Current count is $54.34. She has also made a deal with D to convert her $4.34 to $5. $55 and matched by us she comes to $110. She couldn’t be more excited. We couldn’t be more proud. She did it on her own. She learned and can say she raised the money. I learned as well and can say, always be kind to kids trying to do something like this, even when you say no for whatever your reasons might be. Kindness goes a long way and the kids remember those more that even the amount of money they get. Buzz definitely talked more about those people than anyone else.

As she takes the money in to school tomorrow, she has to deal with a new challenge. Jump rope 220 times. Wish her luck!


Question and its answer

Buzz has this fascination with family relationships. There are always questions around Bua, Mama, Tau Ji, Nana, Dada – the list goes on. But more importantly there are always questions around how do people come together to get married. Or I should say there were.

The other set of questions she has are – Do I have to *insert question* when I grow up?

Do I have to become famous when I grow up?
Do I have to cook when I grow up?
Do I have to give up milk when I grow up?

Most times my answer is, “you don’t have to if you don’t want to.” (based on the questions of course. “Do I have to eat my fruits when I grow up?” has only one answer, a resounding yes.) This answer, I almost always follow up with a “Why?” Mostly because I want to understand her thought process and where the question in coming from.

That the two set of questions collided came as no surprise to me. One evening on our drive back from school, she asked “Do I have to marry when I grow up?”

“No you don’t. That is your choice,” I told her, “but why do you ask?”

“Because then you have to kiss and that is just ewww!” she replied.


Her class was learning about the life of Martin Luther King recently. The kids were really impressed and spoke about it constantly. Ask me, I had impromptu quiz every day and disgusted looks were given because I did not know the year Martin Luther King was born.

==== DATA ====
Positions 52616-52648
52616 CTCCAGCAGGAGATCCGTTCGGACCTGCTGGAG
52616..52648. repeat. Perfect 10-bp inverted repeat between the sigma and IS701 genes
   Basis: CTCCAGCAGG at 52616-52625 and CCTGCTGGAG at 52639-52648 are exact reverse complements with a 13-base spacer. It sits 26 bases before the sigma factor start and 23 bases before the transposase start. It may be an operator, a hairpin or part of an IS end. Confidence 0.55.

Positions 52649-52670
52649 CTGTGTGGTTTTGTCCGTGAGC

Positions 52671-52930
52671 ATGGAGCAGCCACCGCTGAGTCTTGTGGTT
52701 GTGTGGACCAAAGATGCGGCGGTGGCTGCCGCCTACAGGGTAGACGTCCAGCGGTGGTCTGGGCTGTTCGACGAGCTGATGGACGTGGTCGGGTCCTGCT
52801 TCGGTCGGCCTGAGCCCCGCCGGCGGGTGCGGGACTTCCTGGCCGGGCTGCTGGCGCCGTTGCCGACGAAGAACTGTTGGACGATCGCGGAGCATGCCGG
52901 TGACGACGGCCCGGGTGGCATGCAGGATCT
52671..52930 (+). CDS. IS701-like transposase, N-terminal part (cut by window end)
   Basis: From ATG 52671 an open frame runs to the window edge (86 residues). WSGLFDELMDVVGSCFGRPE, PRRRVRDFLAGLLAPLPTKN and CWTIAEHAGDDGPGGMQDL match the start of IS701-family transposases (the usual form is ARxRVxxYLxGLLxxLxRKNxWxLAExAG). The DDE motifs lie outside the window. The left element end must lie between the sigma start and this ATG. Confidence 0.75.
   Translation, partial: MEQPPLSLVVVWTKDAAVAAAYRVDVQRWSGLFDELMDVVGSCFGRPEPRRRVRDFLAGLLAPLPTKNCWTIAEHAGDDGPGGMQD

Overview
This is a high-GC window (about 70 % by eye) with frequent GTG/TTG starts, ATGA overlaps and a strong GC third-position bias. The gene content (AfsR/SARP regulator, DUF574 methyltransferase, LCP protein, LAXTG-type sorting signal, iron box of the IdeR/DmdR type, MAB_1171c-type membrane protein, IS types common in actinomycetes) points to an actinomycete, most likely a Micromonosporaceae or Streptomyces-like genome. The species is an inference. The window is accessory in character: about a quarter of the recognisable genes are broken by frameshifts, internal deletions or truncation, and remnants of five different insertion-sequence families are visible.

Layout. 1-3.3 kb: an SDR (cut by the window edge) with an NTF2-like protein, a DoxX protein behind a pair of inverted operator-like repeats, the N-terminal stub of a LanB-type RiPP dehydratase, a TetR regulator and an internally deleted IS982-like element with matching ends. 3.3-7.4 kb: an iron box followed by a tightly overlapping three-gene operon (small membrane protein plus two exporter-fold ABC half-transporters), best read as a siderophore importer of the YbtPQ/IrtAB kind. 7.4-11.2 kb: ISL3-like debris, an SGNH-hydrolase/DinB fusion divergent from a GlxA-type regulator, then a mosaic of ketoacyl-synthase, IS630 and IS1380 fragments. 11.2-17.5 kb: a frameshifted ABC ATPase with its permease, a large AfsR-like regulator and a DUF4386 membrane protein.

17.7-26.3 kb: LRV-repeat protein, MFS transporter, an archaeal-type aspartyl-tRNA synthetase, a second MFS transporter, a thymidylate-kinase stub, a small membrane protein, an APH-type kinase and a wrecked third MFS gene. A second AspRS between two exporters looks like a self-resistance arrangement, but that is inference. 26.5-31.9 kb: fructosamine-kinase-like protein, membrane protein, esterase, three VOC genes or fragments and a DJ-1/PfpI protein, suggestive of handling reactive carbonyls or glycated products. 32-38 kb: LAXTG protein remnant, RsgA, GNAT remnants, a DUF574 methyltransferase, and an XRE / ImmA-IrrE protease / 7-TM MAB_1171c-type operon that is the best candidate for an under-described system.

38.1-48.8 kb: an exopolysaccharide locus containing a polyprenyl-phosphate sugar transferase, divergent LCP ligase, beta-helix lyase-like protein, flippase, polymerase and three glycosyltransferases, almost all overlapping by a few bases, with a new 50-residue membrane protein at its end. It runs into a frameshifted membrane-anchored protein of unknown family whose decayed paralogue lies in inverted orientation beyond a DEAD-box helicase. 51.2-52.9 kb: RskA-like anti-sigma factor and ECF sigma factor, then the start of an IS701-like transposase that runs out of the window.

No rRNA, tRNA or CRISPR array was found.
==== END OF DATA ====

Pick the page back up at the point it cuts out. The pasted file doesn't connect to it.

Buzz’s teacher wrote the anecdote in one of her class emails – When I spoke about his marriage, a collective ewww went out in the class. They all looked disgusted that such a great man could make a blunder like this.

Buzz came home with another set of questions”

“Do you know who Martin Luther King’s idol was?”
Ahh finally a question I knew. “Mahatma Gandhi” I replied.
“Was Mahatma Gandhi married?”
“Yes he was.”

Before I could show off my knowledge and rattle details about Gandhi, she had walked away shaking her head. Two great men had made the same mistake!


“I don’t like S. I am not going to talk to her again!” she told me in her angry voice.
“What happened? What did S say?” I asked.
“She said A and I will get married when we grow up.”
“I am not getting married to him or anyone else. I don’t want to get married, EVER!”
“OK then.”


Bugz was cribbing about being the younger sibling (story for another day), so we got talking about how Papa was the youngest sibling and how Mumma was also the youngest sibling and how much fun it was to be the youngest in the family.

“Mumma do I have to get married when I grow up?” Buzz asked again.
“You don’t have to, if you don’t want to.” came to standard response.
“Because kissing is ewww, right Didi?” asked the youngest one, remembering the conversation in the car.
“Well Bugz, at some point in your life you will have to kiss someone!” She shrugged.

And she has grown and how, that to in less than a month, mom laughs holding her stomach.